Assessment of phonophoresis and iontophoresis in the treatment of carpal tunnel syndrome: a randomized controlled trial

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Assessment of phonophoresis and iontophoresis in the treatment of carpal tunnel syndrome: a randomized controlled trial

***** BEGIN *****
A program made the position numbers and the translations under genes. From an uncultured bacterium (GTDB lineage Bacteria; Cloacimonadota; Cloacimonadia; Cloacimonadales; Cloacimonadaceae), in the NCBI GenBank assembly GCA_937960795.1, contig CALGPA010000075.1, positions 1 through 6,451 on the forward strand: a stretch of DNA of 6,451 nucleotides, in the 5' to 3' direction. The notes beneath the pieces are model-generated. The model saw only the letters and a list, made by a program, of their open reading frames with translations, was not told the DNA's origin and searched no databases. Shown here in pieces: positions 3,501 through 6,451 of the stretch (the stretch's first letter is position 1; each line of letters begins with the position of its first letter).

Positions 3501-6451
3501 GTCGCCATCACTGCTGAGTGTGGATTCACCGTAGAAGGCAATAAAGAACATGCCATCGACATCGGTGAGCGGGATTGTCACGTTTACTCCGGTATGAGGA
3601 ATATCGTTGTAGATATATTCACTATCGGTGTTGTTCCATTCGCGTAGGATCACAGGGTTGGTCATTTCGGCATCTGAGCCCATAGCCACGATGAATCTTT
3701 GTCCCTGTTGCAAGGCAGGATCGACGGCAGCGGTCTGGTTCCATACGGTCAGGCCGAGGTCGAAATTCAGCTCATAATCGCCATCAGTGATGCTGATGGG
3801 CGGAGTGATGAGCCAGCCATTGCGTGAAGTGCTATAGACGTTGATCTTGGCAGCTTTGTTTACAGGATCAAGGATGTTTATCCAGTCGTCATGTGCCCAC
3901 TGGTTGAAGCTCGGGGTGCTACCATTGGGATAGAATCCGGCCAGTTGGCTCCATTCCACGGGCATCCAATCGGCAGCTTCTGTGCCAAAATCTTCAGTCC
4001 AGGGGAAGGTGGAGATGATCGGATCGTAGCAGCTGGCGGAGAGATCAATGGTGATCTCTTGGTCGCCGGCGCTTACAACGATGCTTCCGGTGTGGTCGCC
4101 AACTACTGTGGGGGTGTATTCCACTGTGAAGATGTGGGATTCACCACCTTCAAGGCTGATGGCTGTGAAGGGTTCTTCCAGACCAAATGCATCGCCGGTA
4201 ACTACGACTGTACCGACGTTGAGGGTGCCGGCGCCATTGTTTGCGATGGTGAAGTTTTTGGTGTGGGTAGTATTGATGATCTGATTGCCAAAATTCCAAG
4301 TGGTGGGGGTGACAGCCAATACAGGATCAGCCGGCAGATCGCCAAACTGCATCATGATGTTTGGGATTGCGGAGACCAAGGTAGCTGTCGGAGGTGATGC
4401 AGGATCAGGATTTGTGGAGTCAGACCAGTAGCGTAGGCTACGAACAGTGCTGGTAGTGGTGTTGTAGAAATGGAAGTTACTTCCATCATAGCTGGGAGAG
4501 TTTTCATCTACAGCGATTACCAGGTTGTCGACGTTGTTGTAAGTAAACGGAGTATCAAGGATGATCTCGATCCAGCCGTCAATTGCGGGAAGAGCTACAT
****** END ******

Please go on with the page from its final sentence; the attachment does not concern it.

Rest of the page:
Rheumatol Int (2012) 32:717–722DOI 10.1007/s00296-010-1706-9  1 3 ORIGINAL ARTICLE Assessment ofphonophoresis andiontophoresis inthetreatment ofcarpal tunnel syndrome: arandomized controlled trial Eda Gurcay · Ece Unlu · Ahmet Gurhan Gurcay · Reyhan Tuncay · Aytul Cakci Received: 14 May 2010 / Accepted: 28 November 2010 / Published online: 14 December 2010 ©  Springer-Verlag 2010 Abstract To de W ne the role of phonophoresis and ionto-phoresis of corticosteroids in conjunction with wrist splintuse in the treatment of carpal tunnel syndrome (CTS)compared to wrist splint use alone, 52 CTS subjects wereanalyzed based on clinical and electrophysiological criteria.A prospective, randomized controlled trial was carried outto assess symptom severity, motor skills, and hand functionaccording to the Boston Symptom Severity Scale (BSSS),grip strength, and nine-hole peg test (NHPT), respectively,on the initial visit and in the 3rd month after treatment. Thepatients underwent conservative interventions randomly asfollows: (1) 3weeks of phonophoresis with betamethasonein conjunction with wrist splint use (group I, n: 18) or(2) 3weeks of iontophoresis with betamethasone in con- junction with wrist splint use (group II, n: 16) or (3) wristsplint use alone (control, group III, n: 18). The mean age of the patients was 43.7 § 8.4 (range 24–57) years. Groups I, II,and III showed a signi W cant and further improvement inBSSS at the 3rd month evaluations compared with baseline( P <0.001, P =0.001, P <0.001, respectively), but no sig-ni W cant change was observed in grip strength or NHPT( P >0.05). There was a statistically signi W cant di V  erencebetween the phonophoresis and control groups after treat-ment only regarding BSSS, in favor of phonophoresis( P =0.012). We recommend the use of wrist splints espe-cially with phonophoresis for relief of symptoms in patientswith CTS. Our results demonstrated no superiority amongthe treatment groups. Further, transdermal steroid treat-ments are not key determinants of e Y cacy with respect tomotor skills and hand dexterity. Keywords Carpal tunnel syndrome · Phonophoresis · Iontophoresis · Symptom severity scale · Hand function · Wrist splint Introduction Carpal tunnel syndrome (CTS) is the most frequentlyencountered peripheral nerve lesion caused by the compres-sion of the median nerve at the wrist. It frequently a V  ectswomen. The estimated prevalence of CTS is 2.7% in thegeneral population [1, 2]. The majority of cases are idio- pathic, but hand/  W nger tendonitis and repetitive wrist move-ments are known related etiologies [3].Clinical symptoms of CTS include pain in the hand,forearm, elbow, or even shoulder, paresthesia or hypoesthe-sia in the median nerve territory in the hand, and weaknessor atrophy in the abductor pollicis brevis or opponens polli-cis. These impairments cause aching discomfort and maycause a loss of hand dexterity and disability in daily livingactivities [1, 2]. Criteria for diagnosis of CTS include posi- tive Tinel’s sign at the wrist and Phalen’s or reverse Pha-len’s test (within 1min), and abnormal nerve conductionstudies with clinical symptoms [4].Conservative interventions in CTS include rest, splintingof the wrist, local and systemic steroids, physical therapymodalities, and use of non-steroidal anti-in X ammatorydrugs (NSAIDs) when symptoms occur [5–8]. E. Gurcay ( & ) · E. Unlu · R. Tuncay · A. CakciDepartment of Physical Therapy and Rehabilitation, Ministry of Health Ankara Diskapi Yildirim Beyazit Education and Research Hospital, P.O. Box 06010, Ankara, Turkeye-mail: dredagurcay@gmail.comA. G. GurcayDepartment of Neurosurgery, Ministry of Health Ankara Numune Education and Research Hospital, Ankara, Turkey  718Rheumatol Int (2012) 32:717–722  1 3 The transdermal drug delivery system presents severaladvantages compared to injections, although skin is themajor barrier for the application of transcutaneous drugs.Phonophoresis is an available technique for the enhance-ment of transdermal absorption of NSAIDs into in X amedtissues by the application of ultrasound. There are severalstudies of phonophoresis with various parameters, includ-ing intensity, frequency, duration, and continuous or pulsat-ing mode [7, 9]. Iontophoresis uses electrical current as a physical force to introduce various ions into the skin bya controlled drug delivery system [10]. Although cortico-steroids are commonly used with iontophoresis and phono-phoresis to reduce in X ammation associated withmusculoskeletal in X ammatory disorders, there are fewreports in the literature supporting the concept that suchtreatments with corticosteroid may facilitate recovery fromthe nerve compression in CTS [10–14]. The aim of this study was to assess the role of phono-phoresis and iontophoresis of corticosteroids in conjunctionwith wrist splint use in the treatment of carpal tunnel syn-drome with regard to relief of symptoms and e V  ects onmotor skills and hand dexterity and to compare results tothose obtained with wrist splint use alone. Materials andmethods A prospective, randomized clinical trial was conductedin a hospital that serves individuals with social securityinsurance provided for blue- and white-collar workersand their relatives. The patients with a clinically sus-pected diagnosis of primary CTS were referred to theelectromyography (EMG) laboratory of a Physical Ther-apy and Rehabilitation clinic. Fifty-four patients werediagnosed as CTS using clinical and electrophysiologi-cal evidence [median nerve peak sensory conductionvelocity below 41.26m/s, median mixed nerve conduc-tion velocity (at 8cm) below 34.05m/s, and/or record-ing a distal motor latency (DML) above 3.6ms from theabductor pollicis brevis] [15, 16]. All electrodiagnostic tests were performed by the same physician with aMedelec Synergy (Oxford, UK) electromyograph.Only mildly or moderately a V  ected patients wereincluded in the study. We selected female patients, andall subjects were housewives. The exclusion criteriawere systemic diseases with increased risk of CTS,axonal degeneration of the median nerve, previous ste-roid therapy or surgical treatment for CTS, or contrain-dication for steroid use. Of the 54 patients enrolled, 2(3.7%) dropped out during the follow-up [1 was lost tofollow-up, one had di Y culty in attending the clinic regu-larly], and 52 patients were included in the study. Theevaluation was made bilaterally but only the W ndings of the dominant hand were analyzed.Patients were assessed by Boston Symptom SeverityScale (BSSS), grip strength, and nine-hole peg test(NHPT). All groups were asked to complete the BSSS forthe assessment of symptom intensity. The scale consists of 11 questions with multiple-choice responses, scored from 1point (mildest) to 5 points (most severe) [17].Grip strength is commonly used in clinical practice toassess hand function and motor skills [18]. Jamar Dyna-mometer (Baseline Hydraulic Hand Dynamometer, Irving-ton, NY, USA) was used at the second handle position asthe best measure of grip strength [19].To evaluate the hand dexterity and function, patientswere assessed using the NHPT [20]. The NHPT consists of a square board with nine holes; a container for the pegs isattached to the board. The patient is instructed to pick uppegs one at a time and place them into the holes in anyorder until all holes are W lled; the pegs are then removedfrom the holes one at a time and returned to the container.A chronometer was started by the examiner as soon as thesubject touched the W rst peg and stopped when the last pegtouched the container. The container was then placed onthe opposite side of the pegboard, and the test repeated on theopposite hand.The patients were randomized into three groups. Threetreatment protocols were distributed evenly in an equalnumber of envelopes; patients chose treatment protocols bychance.In group I ( n =18), phonophoresis with 0.1% betameth-asone was applied over the area of the carpal tunnel at a fre-quency of 1MHz and an intensity of 1W/cm 2 , atcontinuous mode (Bosch, Electro-Therapy System,Germany). This therapy was applied for 10min/session,3days/week, for 3weeks. The patients in group II ( n =16)were treated using 0.1% betamethasone iontophoresis fromthe positive electrode at a dosage of 2mA for 10min/day,3days/week, for 3weeks. Positive electrode, of the samepolarity as the ion, was placed on the line of the wrist; neg-ative electrode was placed on the dorsal aspect of the fore-arm. Galvanic current (Petas Petgal 250, Turkey) was usedfor ion transfer. Group III ( n =18) patients were instructedto use wrist splint alone. Patients were advised to applycustom-made volar thermoplastic wrist splints in the neu-tral position for night-only wear, for 3weeks .  The BSSS,grip strength test, and NHPT were applied before and in the3rd month after treatment. Flow diagram of the patients isshown in Fig.1.All patients were informed about the nature of the study,and all procedures were in accordance with the HelsinkiDeclarations of 1975. Approval was obtained from the localethics committee prior to the commencement of the study.  Rheumatol Int (2012) 32:717–722719  1 3 Statistical analysisSPSS 15.0 program (SPSS Inc., Chicago, IL, USA) wasused for statistical analysis. Descriptive statistics weregiven as mean, standard deviation, and numbers. Parametervalues before treatment (T0) and at the 3rd month aftertreatment (T1) were compared with paired samples t  -test orWilcoxon signed-ranks test. Analysis of variance (one wayANOVA test) or Kruskal–Wallis test with Bonferroni cor-rection was used to compare the di V  erences among thegroups. The signi W cance level was set at P <0.05. Results Study participants ranged in age between 24 and 57years,with a mean of 43.7 § 8.4years. Clinical symptoms varied induration from 8 to 45months. CTS was on the right hand in45 patients and on the left hand in 7 cases. Groups were simi-lar regarding demographic variables (Table1). No side e V  ectswere reported in any of the groups at the end of the treatment.At T1 (3rd month after treatment), BSSS scores wereimproved in group I ( P <0.001), group II ( P =0.001), andgroup III ( P <0.001) compared to T0 scores (baseline)(Fig.2). To compare the di V  erences between groups, posthoc tests were completed using Bonferroni correction tocontrol for the conduct of multiple tests. There was a sig-ni W cant di V  erence between treatment groups with respect toBSSS ( F  =4.599; P =0.015). The only statistically signi W -cant di V  erence was between the phonophoresis and controlgroups in favor of phonophoresis ( P =0.012).Hand function and motor skills (grip strength) of groupsI, II and III did not improve at T1 with respect to T0( P >0.05) (Fig.3). There was also no di V  erence betweengroups regarding grip strength at T0 and T1 (  X  2 =2.546; P =0.280).NHPT was applied to determine hand function and dex-terity. The scores obtained at T1 did not di V  er from the T0performances ( P >0.05) (Fig.4). Intergroup performancecomparison regarding NHPT did not reveal any improve-ment at T1 with respect to T0 (  X  2 =0.418; P =0.811). Fig.1 Flow diagram for randomized subject assignment in this study Gro u p II (n=18) Iontophoresis, in conj u nction with wrist splint u se O u tcome data at 3 rd  month Gro u p II patients (n=16) Total n u mber of patients that co u ld have been re g istered (n = 54) Excl u sion: Systemic diseases with increased risk of CTS, Axonal de g eneration of the median nerve, P revio u s steroid therapy or s u r g ical treatment for CTS, Contraindication forsteroid u se. Gro u p I (n=18) P honophoresis, in conj u nction with wrist splint u se Gro u p III (n=18) Control g ro u p, wrist splint u se alone O u tcome data at 3 rd  month Gro u p III patients (n=18) 1 was lost to follow- u p, 1 had diffic u lty inattendin g  theclinic re gu larly O u tcome data at 3 rd  month Gro u p I patients (n=18) Table1 Demographic data of the patientsGroup I (phonophoresis)( n =18)Group II (iontophoresis) ( n =16)Group III (control) ( n =18)Age (year)44.0 § 8.744.1 § 9.543.0 § 6.9Symptom duration (month)21.0 § 8.320.6 § 7.918.5 § 9.0Education (year)7.2 § 1.57.5 § 2.37.2 § 2.2  720Rheumatol Int (2012) 32:717–722  1 3 Discussion In this study, phonophoresis and iontophoresis in conjunc-tion with wrist splint use were compared with resultsobtained with wrist splint use alone in the treatment of CTS. Symptom severity improved in all groups after treat-ment, but no superiority was determined among the treat-ment groups with respect to motor skills and handdexterity.Ultrasound has been widely used in hand therapy to pro-mote recovery after nerve and tendon injuries. Phonophore-sis, which is considered a fast, painless, and non-invasivetreatment option, is often applied with transdermal anti-in X ammatory medications percutaneously into in X amedtissues [11]. Corticosteroid gel, methyl salicylate cream andbetamethasone in ultrasound gel are some commonly useddrugs that have demonstrated delivery rates at above 80%[21]. Phonophoresis using betamethasone showed signi W -cantly good results in the short-term follow-up in chronichemophilic synovitis of the knee. Betamethasone furtherenhances the anti-in X ammatory action and facilitates earlyrestoration of functions [22].Iontophoresis is a method of transdermal introduction of ionized drugs, especially for corticosteroids, into the skinby means of electricity [9]. The procedure is safe, simple,and inexpensive and has an extremely low risk of sidee V  ects and complications if properly performed. It wasexperimentally proven that the drug penetration into tissuefollowing iontophoresis in primates was considerable(more than 1.5cm) and included the joint capsules [23].The depth of penetration for 1MHz US is 2–5cm whilethat of 3MHz US is only 1–2cm [24], so consideration of the depth of the target tissue is important. Transcutaneousapplication of corticosteroids over the carpal tunnel wouldbe a preferable route of medication administration. Thedepth of penetration of medications through the skin greatlydepends on the lipophilicity of the solution [25, 26]. The e Y cacy of topical application of corticosteroids is limited,since they are hydrophilic. The concentration of drugdetected at the skin was 50–200 times greater than at themaximum depth of penetration. Other studies have demon-strated that iontophoresis formed a depot of the medicationat the epidermal and dermal planes [26, 27]. Splinting of the wrist in neutral position for nocturnalwear is the most e V  ective non-aggressive treatment in CTS.It is advised for resolution of clinical symptoms, especiallyfor pain relief [6].Usefulness of iontophoresis with hydrocortisone acetatecombined with ultrasound in patients with CTS was evalu-ated by Dakowicz and Latosiewicz [11]. They reported thatthe use of combined procedures of iontophoresis withhydrocortisone and ultrasound diminished subjective com-plaints (pain, paresthesia) of patients with CTS.Comparison of the e Y cacy of local corticosteroidinjection with iontophoresis of dexamethasone sodiumphosphate in the treatment of CTS with follow-up at2and 8weeks was done by Gokoglu etal. [13]. A sig-ni W cant improvement was found in the clinical examination Fig.2 BSSS before treatment ( T0 ) and 3months after treatment ( T1 ).*  BSSS   Boston Symptom Severity Scale 01020304050T0T1T0T1T0T1Group I (p<0.001)Group II (p=0.001)Group III (p<0.001) Fig.3 Grip strength before treatment ( T0 ) and 3months after treat-ment ( T1 ) 01020304050607080T0T1T0T1T0T1Group I (p>0.05)Group II (p>0.05)Group III (p>0.05) Fig.4 NHPT before treatment ( T0 ) and 3months after treatment ( T1 ).*  NHPT   Nine-Hole Peg Test 01020304050 T0T1T0T1T0T1 Group I (p>0.05)Group II (p>0.05)Group III (p>0.05)  Rheumatol Int (2012) 32:717–722721  1 3 variables, visual analog scale, symptom severity scale,and functional status scale scores of the patients in bothtreatment groups at 2 and 8weeks compared to baseline,but symptom relief was greater with injection of cortico-steroids. In another study, the e Y cacy of local cortico-steroid injection, phonophoresis and iontophoresis inthe treatment of CTS was compared with 2- and 4-monthfollow-up visits. The W ndings showed that steroidinjection was superior to iontophoresis and phonophore-sis in the treatment of CTS and that the most sensitiveneurophysiologic parameters in follow-up were medianand ulnar distal latency to the fourth digit, sensorymedian distal latency to the second digit, and ulnar distallatency to the W fth digit [13]. For short-term treatment of CTS, steroid phonophoresis was applied as a usablemethod to relieve symptoms [28]. Baysal etal. [29] investigated the therapeutic e V  ect of di V  erent combina-tions in the conservative treatment of CTS and sug-gested the combination of splinting, exercise, andultrasound therapy as a preferable and e Y cacious con-servative means of treatment in CTS. In another study,the e Y cacy of splinting and oral steroids in the manage-ment of CTS was compared, and the results demon-strated greater improvement in functional status score inthe steroid group [30].The limitations of this study were the short follow-upand small number of subjects in the groups. However,our study has some methodological superiority with itsprospective, randomized design and the use of well-established validated clinical scores for clinical assess-ment. The other strength was the low dropout rate duringthe follow-up.Based on the results of our study, we observed no addedbene W t or increased motor skills or hand dexterity in thegroups after treatments. Symptomatically, an improvementwas demonstrated from the patient’s perspective. It can eas-ily be said that none of the groups was superior and that thetransdermal steroid treatments are not key determinants of bene W t regarding hand function. Considering these W nd-ings, we recommend the application of wrist splints espe-cially with phonophoresis to provide a better life quality asconcerns the patient’s symptoms and better patient satisfac-tion. Further studies with larger sample size and longerfollow-up may permit more de W nitive conclusions aboutthe relative e V  ectiveness of these treatment modalities,particularly with regard to motor skills and hand function. References 1.Atroshi I, Gummesson C, Johnsson R, Ornstein E, Ranstam J,Rosen I (1999) Prevalence of carpal tunnel syndrome in a generalpopulation. JAMA 282:153–1582.Dawson DM, Hallet M, Millender LH (1990) Carpal tunnel syn-drome. Entrapment neuropathies. In: Dawson DM, Hallet M, Mil-lender LH (eds) Little Brown, Boston. pp25–923.Werner RA, Andary M (2002) Carpal tunnel syndrome: patho-physiology and clinical neurophysiology. Clin Neurophysiol113:1373–13814.Kanaan N, Sawaya RA (2001) Carpal tunnel syndrome: moderndiagnostic and management techniques. Br J Gen Pract 51:311–3145.Scholten RJ, de Krom MC, Bertelsmann FW, Bouter LM (1997)Variation in the treatment of carpal tunnel syndrome. MuscleNerve 20:1334–13356.Hayward AC, Bradley MJ, Burke FD (2002) Primary care referralprotocol for carpal tunnel syndrome. Postgrad Med J 78:149–1527.Mitragotri S, Farrell J, Tang H, Terahara T, Kost J, Langer R(2000) Determination of threshold energy dose for ultrasound-induced transdermal drug transport. JControl Release 63:41–528.Marshall S, Tardif G, Ashworth N (2007) Local corticosteroidinjection for carpal tunnel syndrome. Cochrane Database Syst Rev18:CD0015549.Mitragotri S, Blankschtein D, Langer R (1997) An explanation forthe variation of the sonophoretic transdermal transport enhance-ment from drug to drug. JPharm Sci 86:1190–119210.Costello CT, Jeske AH (1995) Iontophoresis: applications in trans-dermal medication delivery. 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Clinicalelectromyography, nerve conduction studies. In: Oh SJ (ed) Wil-liams and Wilkins, Baltimore, pp496–57517.Sezgin M, Incel NA, Serhan S, Camdeviren H, As I, Erdogan C(2006) Assessment of symptom severity and functional status inpatients with carpal tunnel syndrome: reliability and functionalityof the Turkish version of the Boston questionnaire. Disabil Reha-bil 28:1281–128518.Tredgett MW, Davis TR (2000) Rapid repeat testing of gripstrength for detection of faked hand weakness. JHand Surg25:372–37519.Bechtol CO (1954) Grip test: the use of a dynamometer withadjustable handle spacings. JBone Joint Surg Am 36:820–82420.Mathiowetz V, Weber K, Kashman N, Volland G (1985) Adultnorms for the nine hole peg test of W nger dexterity. Occup Ther JRes 5:24–3821.Cameron MH, Monroe LG (1992) Relative transmission of ultrasoundby media customarily used for phonophoresis. Phys Ther 72:142–14822.Saraf SK, Singh OP (2005) Management of chronic hemophilicsynovitis in children by phonophoresis. 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